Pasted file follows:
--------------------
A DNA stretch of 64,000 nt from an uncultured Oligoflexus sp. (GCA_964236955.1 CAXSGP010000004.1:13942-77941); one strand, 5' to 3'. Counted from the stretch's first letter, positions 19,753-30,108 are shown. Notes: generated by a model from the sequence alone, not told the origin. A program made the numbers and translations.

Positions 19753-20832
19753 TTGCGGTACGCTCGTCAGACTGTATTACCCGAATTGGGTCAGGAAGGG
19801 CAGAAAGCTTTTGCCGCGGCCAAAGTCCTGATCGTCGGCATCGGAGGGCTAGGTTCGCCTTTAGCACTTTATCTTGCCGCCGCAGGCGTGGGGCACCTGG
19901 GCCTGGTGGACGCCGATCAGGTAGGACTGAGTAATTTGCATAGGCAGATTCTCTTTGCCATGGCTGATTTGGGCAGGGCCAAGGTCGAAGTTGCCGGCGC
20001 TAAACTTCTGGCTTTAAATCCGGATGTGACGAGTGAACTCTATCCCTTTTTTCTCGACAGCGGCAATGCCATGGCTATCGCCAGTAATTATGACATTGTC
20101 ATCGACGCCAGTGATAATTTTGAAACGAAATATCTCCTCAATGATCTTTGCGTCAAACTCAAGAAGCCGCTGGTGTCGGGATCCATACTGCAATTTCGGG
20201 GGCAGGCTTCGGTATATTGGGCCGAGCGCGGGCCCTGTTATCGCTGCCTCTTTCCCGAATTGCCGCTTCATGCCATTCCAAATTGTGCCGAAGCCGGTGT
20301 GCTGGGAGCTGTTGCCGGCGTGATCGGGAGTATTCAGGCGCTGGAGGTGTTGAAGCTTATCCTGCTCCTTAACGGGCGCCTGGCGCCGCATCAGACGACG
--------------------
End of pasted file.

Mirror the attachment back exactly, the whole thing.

A DNA stretch of 64,000 nt from an uncultured Oligoflexus sp. (GCA_964236955.1 CAXSGP010000004.1:13942-77941); one strand, 5' to 3'. Counted from the stretch's first letter, positions 19,753-30,108 are shown. Notes: generated by a model from the sequence alone, not told the origin. A program made the numbers and translations.

Positions 19753-20832
19753 TTGCGGTACGCTCGTCAGACTGTATTACCCGAATTGGGTCAGGAAGGG
19801 CAGAAAGCTTTTGCCGCGGCCAAAGTCCTGATCGTCGGCATCGGAGGGCTAGGTTCGCCTTTAGCACTTTATCTTGCCGCCGCAGGCGTGGGGCACCTGG
19901 GCCTGGTGGACGCCGATCAGGTAGGACTGAGTAATTTGCATAGGCAGATTCTCTTTGCCATGGCTGATTTGGGCAGGGCCAAGGTCGAAGTTGCCGGCGC
20001 TAAACTTCTGGCTTTAAATCCGGATGTGACGAGTGAACTCTATCCCTTTTTTCTCGACAGCGGCAATGCCATGGCTATCGCCAGTAATTATGACATTGTC
20101 ATCGACGCCAGTGATAATTTTGAAACGAAATATCTCCTCAATGATCTTTGCGTCAAACTCAAGAAGCCGCTGGTGTCGGGATCCATACTGCAATTTCGGG
20201 GGCAGGCTTCGGTATATTGGGCCGAGCGCGGGCCCTGTTATCGCTGCCTCTTTCCCGAATTGCCGCTTCATGCCATTCCAAATTGTGCCGAAGCCGGTGT
20301 GCTGGGAGCTGTTGCCGGCGTGATCGGGAGTATTCAGGCGCTGGAGGTGTTGAAGCTTATCCTGCTCCTTAACGGGCGCCTGGCGCCGCATCAGACGACG